Monday, July 28, 2014
Former Clinton Treasury Secretary explains why climate change denial is dangerous to the economy
“Ignoring climate change could sink U.S. Economy”, Robert E. Rubin, US Treasury Secretary under President Bill Clinton from 1995-1999, writes. He also says that firms need to disclose climate change risks to investors. His column ppears Sunday July 27 in the Outlook section of the Washington Post.
Two of the biggest problems will be the loss of real estate in coastal areas, and the inability of people to work outdoors in many parts of the country in the summer.
Governments or policy makers will have to figure out what happens to property that actually is lost and becomes unusable. On a small scale, this is happening in the Fort Washington community of Piscataway Hills, in southern Prince Georges County, MD (south of National Harbor about ten miles) after a “slope failure” following heavy rains has resulted in the possibility of permanent condemnation of some homes. It appears that the County may give owners assessed value of the land, but the help from the state is not yet clear. Is this what would happen in Florida, the Gulf Coast, Long Island, etc?
Of course, as gruesome an idea as it sounds, governments could face the same possibility after some kinds of terrorist attacks, like a dirty bomb or large scale EMP, or even possibly after a massive solar storm. In the worst circumstances, federal government could fail, as in the NBC series “Revolution”.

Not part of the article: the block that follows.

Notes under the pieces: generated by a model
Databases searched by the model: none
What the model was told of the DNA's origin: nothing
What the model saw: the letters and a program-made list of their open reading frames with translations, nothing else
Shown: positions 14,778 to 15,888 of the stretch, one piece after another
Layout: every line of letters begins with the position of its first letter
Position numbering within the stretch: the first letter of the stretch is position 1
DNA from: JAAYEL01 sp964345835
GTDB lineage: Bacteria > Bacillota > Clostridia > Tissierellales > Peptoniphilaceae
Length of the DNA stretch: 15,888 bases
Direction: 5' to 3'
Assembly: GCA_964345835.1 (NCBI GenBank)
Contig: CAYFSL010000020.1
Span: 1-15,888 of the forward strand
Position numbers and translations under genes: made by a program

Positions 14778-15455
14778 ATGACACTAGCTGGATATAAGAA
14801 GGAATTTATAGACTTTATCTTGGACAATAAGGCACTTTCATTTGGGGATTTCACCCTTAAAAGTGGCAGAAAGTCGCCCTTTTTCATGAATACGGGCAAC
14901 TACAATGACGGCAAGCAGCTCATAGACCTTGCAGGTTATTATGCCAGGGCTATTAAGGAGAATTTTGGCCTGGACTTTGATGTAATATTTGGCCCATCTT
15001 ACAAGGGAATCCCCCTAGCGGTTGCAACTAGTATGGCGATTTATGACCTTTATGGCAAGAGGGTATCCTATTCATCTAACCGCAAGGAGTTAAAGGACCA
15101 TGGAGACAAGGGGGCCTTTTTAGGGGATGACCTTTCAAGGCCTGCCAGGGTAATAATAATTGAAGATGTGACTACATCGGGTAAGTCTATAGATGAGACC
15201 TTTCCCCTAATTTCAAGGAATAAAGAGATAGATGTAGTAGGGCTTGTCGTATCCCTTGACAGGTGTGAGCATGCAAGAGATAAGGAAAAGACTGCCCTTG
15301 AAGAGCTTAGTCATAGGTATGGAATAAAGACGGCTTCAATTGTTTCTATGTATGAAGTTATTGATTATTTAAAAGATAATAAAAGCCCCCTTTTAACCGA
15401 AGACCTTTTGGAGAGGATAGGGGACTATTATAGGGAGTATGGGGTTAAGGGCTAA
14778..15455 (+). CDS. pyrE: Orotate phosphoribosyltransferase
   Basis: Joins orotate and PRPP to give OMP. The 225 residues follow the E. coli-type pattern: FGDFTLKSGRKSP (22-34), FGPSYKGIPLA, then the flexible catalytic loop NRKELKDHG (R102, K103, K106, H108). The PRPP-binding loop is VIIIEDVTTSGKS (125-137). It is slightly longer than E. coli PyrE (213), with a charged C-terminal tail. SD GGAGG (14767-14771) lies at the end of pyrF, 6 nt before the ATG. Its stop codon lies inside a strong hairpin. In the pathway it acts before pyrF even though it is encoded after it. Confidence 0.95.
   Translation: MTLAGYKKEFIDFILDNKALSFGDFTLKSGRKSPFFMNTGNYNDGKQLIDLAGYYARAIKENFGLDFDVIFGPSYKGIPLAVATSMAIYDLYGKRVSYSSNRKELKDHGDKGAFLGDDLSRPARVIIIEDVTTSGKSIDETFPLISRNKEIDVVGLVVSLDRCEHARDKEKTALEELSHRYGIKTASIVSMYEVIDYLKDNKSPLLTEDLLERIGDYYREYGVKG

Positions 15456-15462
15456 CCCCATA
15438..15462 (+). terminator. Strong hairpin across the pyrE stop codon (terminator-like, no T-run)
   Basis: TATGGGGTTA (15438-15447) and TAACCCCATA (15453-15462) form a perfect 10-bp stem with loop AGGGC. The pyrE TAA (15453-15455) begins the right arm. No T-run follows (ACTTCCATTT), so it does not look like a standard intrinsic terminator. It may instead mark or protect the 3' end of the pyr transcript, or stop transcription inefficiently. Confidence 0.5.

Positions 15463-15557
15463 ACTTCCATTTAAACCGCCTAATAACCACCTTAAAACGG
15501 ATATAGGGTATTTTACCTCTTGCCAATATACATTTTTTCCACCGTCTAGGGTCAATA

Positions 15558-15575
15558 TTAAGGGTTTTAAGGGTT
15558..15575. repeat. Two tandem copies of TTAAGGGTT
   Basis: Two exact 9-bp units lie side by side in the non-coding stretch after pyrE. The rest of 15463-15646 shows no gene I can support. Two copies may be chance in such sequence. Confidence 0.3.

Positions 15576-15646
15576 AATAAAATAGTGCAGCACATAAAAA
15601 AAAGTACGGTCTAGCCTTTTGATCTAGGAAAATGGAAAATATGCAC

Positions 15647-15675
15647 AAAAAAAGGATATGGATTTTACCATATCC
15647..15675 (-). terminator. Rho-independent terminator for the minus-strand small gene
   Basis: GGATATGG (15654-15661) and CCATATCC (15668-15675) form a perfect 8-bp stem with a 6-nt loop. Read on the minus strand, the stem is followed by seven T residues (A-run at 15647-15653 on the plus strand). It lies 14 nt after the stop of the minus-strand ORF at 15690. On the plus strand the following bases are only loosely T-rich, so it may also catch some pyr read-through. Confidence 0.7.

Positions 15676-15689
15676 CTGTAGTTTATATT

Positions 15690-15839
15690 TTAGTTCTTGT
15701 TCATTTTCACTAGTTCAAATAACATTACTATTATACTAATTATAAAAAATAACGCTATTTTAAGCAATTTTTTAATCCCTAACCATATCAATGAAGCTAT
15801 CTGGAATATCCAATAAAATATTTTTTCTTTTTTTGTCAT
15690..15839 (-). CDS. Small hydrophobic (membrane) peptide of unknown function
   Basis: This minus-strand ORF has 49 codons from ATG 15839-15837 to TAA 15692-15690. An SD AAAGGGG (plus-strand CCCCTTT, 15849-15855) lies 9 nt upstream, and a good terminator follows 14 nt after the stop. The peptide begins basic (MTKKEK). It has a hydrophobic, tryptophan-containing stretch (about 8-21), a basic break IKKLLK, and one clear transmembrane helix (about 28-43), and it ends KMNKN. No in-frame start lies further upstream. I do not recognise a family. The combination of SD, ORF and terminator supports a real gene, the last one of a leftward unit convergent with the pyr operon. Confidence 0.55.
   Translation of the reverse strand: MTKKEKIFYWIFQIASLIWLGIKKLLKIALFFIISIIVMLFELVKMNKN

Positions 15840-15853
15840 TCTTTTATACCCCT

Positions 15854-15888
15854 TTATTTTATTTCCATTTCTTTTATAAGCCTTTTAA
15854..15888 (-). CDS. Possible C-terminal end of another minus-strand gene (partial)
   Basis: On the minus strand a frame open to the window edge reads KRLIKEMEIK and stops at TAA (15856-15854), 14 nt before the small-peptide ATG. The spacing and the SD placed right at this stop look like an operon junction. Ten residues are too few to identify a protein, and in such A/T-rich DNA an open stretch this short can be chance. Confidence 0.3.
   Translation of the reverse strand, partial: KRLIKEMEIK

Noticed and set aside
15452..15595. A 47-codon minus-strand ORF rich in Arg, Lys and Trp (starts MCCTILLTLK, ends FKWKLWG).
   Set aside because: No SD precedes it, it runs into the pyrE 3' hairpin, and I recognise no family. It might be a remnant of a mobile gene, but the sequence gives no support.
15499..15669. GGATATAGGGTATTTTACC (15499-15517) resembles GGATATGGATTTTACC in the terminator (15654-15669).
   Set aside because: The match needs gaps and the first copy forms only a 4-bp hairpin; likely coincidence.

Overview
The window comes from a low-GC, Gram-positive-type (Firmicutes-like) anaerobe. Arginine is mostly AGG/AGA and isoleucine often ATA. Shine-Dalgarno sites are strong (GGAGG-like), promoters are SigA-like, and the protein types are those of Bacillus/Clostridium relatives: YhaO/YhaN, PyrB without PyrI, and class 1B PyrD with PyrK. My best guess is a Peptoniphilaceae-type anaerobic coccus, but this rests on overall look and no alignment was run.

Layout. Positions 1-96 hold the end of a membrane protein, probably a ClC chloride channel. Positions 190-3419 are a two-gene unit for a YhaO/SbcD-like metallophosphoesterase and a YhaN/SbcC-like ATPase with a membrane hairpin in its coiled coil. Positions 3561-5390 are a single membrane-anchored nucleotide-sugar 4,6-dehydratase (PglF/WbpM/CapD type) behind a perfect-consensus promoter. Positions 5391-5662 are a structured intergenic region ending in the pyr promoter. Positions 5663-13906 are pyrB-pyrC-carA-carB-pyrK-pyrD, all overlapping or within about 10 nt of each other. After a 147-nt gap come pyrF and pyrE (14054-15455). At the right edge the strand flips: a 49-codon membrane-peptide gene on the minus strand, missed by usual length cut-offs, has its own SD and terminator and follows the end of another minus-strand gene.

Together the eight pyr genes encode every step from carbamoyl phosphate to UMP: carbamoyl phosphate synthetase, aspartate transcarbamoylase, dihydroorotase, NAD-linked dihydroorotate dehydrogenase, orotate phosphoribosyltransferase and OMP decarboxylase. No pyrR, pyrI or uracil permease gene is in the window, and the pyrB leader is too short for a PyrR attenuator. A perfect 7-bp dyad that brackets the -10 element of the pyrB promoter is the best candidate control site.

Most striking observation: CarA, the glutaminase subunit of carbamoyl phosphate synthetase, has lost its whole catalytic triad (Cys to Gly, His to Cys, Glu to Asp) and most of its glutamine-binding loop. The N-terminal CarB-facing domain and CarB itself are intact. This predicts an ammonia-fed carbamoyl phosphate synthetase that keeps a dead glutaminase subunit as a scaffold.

But climate change denial is dangerous even from a free-market, business perspective, and Rubin is surprised to see so many Republicans clinging to it.
By the way, I see that my own homeowner’s premium has gone up by 40% since 2004. I presume (here in suburban Washington DC) that I am paying for others’ losses to hurricanes (especially Katrina and Sandy), monster tornadoes, and especially wildfires. (For these risks, we can build a lot smarter than we do.) We haven’t had really major earthquakes, which are not affected by climate change. Neither is space weather (and the Carrington coronal mass ejection risk, discussed yesterday on my main blog).